The Art of Creation: Part III – Memory

So far we’ve learned how quantum mechanics and probability impact the metaphysics of the world around us. We’ve learned how interconnectedness and entanglement allow us to connect on a much deeper level, to the people, places, and products we love. The one thing necessary now to create anything is memory.

Memory is crucial to human survivability. Being able to encode, store and retrieve information is the difference between (literally) being memorable, and being forgotten. Naturally, we want to be remembered. On a smaller scale, we use our memory to store information, concepts, heuristics, skills, passions, and everything else we think will be useful in the shorter and longer term.

Some things in our memory came before we were even conscious. For example, when a baby is born, it has an innate ability to suckle. Breathing isn’t something we have to remember how to do. Making sounds isn’t either. However, combining sounds into words and sentences is through learning and memory, take effort. What I want to focus on is how to encode information to remember more, thus learning more.

Human memory and computer memory are extremely similar. In a computer, we have something called RAM (random-access memory), which is a data that can be stored in one session, and ROM (read-only memory), which is data that can be stored indefinitely. In the human brain, we have short-term memory (roughly 7 chunks of information at a time), and long-term memory (why we still have memories of our childhood).

Without memory, everything would be new, we’d fail every test, your family would be strangers, and even yourself would be alien. This is why it’s extremely important to learn how memory works, and how we can use it to our advantage.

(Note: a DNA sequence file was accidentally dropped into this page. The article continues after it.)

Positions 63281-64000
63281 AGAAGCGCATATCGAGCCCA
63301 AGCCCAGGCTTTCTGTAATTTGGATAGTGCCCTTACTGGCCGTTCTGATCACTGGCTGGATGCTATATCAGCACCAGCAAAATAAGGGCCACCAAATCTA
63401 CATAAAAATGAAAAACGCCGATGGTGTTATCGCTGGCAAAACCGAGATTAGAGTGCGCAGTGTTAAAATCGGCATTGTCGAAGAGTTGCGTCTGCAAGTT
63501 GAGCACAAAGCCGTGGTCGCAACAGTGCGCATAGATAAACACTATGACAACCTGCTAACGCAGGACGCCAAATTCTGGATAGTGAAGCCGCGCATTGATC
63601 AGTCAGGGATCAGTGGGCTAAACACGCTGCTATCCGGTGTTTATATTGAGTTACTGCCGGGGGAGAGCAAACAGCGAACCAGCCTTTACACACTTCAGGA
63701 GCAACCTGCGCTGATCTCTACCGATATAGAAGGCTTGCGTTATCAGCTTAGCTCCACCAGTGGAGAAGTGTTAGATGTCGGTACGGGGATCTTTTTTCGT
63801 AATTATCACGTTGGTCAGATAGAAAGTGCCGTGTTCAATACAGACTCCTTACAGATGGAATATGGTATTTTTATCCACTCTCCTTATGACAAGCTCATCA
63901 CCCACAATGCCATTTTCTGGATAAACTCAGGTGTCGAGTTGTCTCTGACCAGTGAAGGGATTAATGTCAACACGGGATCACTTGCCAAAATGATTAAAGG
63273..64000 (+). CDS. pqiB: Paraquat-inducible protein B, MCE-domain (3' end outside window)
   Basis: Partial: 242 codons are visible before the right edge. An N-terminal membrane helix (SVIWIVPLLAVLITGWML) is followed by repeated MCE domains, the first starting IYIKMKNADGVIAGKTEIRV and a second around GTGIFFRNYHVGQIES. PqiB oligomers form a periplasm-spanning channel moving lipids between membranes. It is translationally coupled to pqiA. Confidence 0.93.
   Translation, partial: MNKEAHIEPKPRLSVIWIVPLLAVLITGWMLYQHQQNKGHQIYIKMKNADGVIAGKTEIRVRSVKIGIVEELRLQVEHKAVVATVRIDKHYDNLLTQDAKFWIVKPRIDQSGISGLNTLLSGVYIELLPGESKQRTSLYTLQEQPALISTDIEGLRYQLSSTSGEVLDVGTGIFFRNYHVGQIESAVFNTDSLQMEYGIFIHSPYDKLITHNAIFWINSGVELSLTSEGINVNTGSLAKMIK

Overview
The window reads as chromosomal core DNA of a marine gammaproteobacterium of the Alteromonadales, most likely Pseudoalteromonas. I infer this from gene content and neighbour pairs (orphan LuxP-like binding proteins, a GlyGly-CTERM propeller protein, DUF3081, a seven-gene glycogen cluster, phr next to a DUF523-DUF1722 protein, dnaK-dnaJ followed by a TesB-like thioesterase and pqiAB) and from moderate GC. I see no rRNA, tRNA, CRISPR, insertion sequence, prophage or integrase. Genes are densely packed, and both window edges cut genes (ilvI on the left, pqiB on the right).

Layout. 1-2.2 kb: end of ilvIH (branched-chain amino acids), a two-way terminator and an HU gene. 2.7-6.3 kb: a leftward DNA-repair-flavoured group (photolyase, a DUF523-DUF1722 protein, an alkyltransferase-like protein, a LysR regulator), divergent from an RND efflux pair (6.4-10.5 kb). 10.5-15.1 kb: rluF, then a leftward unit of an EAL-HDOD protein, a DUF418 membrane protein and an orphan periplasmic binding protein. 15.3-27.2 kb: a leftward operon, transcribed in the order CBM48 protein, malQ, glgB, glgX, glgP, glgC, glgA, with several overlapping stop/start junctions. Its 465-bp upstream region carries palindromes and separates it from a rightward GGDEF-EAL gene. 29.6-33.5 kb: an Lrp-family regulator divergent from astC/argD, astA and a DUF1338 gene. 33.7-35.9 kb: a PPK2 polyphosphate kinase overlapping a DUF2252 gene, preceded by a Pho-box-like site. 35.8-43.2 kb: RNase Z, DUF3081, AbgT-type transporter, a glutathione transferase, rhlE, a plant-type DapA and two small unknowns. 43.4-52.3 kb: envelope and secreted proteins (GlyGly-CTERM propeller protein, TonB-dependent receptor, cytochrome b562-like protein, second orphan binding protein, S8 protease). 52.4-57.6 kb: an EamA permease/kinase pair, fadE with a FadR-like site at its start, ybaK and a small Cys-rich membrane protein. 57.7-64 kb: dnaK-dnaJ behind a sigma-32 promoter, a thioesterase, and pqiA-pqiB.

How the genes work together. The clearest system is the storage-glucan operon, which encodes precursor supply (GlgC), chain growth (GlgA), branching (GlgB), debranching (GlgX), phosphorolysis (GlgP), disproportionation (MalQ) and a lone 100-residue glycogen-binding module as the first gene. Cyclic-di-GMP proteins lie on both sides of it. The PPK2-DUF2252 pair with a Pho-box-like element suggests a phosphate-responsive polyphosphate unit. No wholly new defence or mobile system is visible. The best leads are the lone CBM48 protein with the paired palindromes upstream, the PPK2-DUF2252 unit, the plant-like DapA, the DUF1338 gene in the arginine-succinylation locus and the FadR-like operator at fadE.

Memory occurs in three phases. Encoding, storage, and retrieval. Using the computer as an example, we encode with our keyboard, store in is RAM or ROM, and retrieve through our monitors.

This post won’t go too in-depth (I’m already at 500 words) but I want to focus on how we encode. Being able to semantically encode information would allow us to store this information for the long-haul. Encoding with meaning.

Knowing that a peg is square is pretty shallow. Knowing that I won’t fit in a round or triangle hole is giving that knowledge meaning. Broadly speaking, the application of this knowledge in scenarios is important. A professor in my college called this experiential learning which is now taught in schools as much.

To be able to store mass amounts of information, it must be given meaning. A hack to this, is to begin with meaning. What is meaningful to you right now. At this moment for me, it’s learning the technical analysis of trading stocks and cryptocurrency. Because it meant something to me, I’m applying and semantically encoding it in my brain. This for sure will be useful to me forever (as stocks and crypto will never cease to exist), thus increasing the probability of me remembering it.

The Art of Creation: Part I – Probability

The Art of Creation: Part II – Interconnectedness

Sources:

http://www.psych.purdue.edu/~willia55/120/8.MemoryMM.pdf

 

About the Author O.K. Arowolaju

Youth Minister, Product Manager

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